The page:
2 1/2 cups cold chicken broth
2 tablespoons vegetable oil
1 cup (120 g) finely chopped white onions
1 cup (100 g) finely chopped green bell peppers
1 tablespoon sweet smoked Spanish paprika (pimenton)
1 tablespoon annatto (achiote) paste or Bijol (I used 1/2 tablespoon ground annatto)
2 cups (280 g) peeled and finely chopped Yukon gold potatoes (I used unpeeled red bliss potatoes)
2 cups (280 g) packed shredded poached or roasted chicken
1 cup (120 g) green peas
1/2 cup (20 g) finely chopped fresh parsley
1 tablespoon sugar
1 1/2 teaspoons fine sea salt (I used kosher, and increased the salt slightly to taste)
1 1/2 teaspoons ground cumin
1 teaspoon dried oregano
1/4 teaspoon freshly ground black pepper

1 cup melted lard (or vegetable shortening) (I use Spectrum organic non-hydrogenated shortening)
1 tablespoon whole annatto (achiote) seeds
9 1/2 cups (1.2 kg) all-purpose flour, plus more for dusting
1/2 cup (100 g) sugar
1 teaspoon fine sea salt
2 large egg yolks
About 3 cups hot water (115 degrees F), plus more as needed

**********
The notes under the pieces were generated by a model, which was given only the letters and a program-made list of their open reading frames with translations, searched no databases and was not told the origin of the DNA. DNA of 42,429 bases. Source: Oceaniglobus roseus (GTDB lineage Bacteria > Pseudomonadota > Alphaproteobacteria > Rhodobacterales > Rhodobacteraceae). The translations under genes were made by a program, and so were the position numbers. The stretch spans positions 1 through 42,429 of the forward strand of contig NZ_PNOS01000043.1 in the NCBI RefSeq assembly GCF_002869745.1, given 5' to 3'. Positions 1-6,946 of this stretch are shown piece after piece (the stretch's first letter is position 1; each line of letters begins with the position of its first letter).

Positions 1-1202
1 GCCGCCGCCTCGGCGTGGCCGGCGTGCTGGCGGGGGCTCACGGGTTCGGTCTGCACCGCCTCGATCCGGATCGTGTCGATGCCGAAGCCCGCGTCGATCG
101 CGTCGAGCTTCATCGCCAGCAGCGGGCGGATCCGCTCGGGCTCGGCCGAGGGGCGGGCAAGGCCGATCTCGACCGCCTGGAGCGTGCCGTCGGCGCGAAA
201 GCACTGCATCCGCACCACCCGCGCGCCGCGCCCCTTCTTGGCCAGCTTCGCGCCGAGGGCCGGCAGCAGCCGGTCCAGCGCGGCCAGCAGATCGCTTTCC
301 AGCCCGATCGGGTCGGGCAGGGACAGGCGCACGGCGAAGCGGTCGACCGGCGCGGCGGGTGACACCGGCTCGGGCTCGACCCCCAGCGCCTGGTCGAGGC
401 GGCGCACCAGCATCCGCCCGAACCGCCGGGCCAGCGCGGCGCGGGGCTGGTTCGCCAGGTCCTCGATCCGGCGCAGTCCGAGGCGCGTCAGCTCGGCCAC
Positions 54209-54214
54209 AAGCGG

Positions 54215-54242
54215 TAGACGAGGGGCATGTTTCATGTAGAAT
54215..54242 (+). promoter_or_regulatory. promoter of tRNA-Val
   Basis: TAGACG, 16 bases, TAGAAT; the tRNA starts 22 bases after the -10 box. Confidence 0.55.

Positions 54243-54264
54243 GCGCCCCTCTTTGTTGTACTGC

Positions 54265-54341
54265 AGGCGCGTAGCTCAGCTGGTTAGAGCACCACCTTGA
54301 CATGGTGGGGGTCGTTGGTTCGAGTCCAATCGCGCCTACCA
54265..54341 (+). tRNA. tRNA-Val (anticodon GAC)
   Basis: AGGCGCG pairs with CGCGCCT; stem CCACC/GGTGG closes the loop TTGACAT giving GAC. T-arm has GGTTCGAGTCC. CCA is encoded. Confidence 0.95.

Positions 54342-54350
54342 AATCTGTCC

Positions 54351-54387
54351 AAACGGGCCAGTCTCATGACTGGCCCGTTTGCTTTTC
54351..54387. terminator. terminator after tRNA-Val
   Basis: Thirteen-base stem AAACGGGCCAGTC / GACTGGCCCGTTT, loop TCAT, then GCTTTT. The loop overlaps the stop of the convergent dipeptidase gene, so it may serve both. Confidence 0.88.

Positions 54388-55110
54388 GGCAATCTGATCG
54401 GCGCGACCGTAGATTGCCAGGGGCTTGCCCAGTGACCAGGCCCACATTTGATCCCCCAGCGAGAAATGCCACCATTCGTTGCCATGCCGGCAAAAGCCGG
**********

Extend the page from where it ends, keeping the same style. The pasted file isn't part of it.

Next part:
Egg wash, made with 1 beaten egg and 2 teaspoons water

Make the filling: In a large, heat-resistant glass bowl, combine the gelatin and broth; stir to mix it together and let it sit for 2 minutes. Heat the gelatin mixture in the microwave on high for 1 1/2 minutes, until the gelatin is dissolved (or over medium-low heat in a double boiler for 3 to 4 minutes); set aside.

Heat the oil in a large skillet over medium-high heat. Add the onions and bell peppers; cook until they are softened, 3 to 4 minutes. Add the paprika and annatto; cook for 30 seconds. Add the broth mixture, stirring until the spices are dissolved. Add the potatoes, chicken, peas, parsley, sugar, salt, cumin, oregano, and black pepper; bring the liquid to a boil and cook, uncovered, until the potatoes are tender, about 6 minutes. Adjust seasoning as necessary. Transfer the stew to a medium bowl and set it over a large bowl of iced water to cool it quickly. Cool the stew completely; cover it with plastic wrap and chill it for at least 6 hours or overnight (the mixture will jell).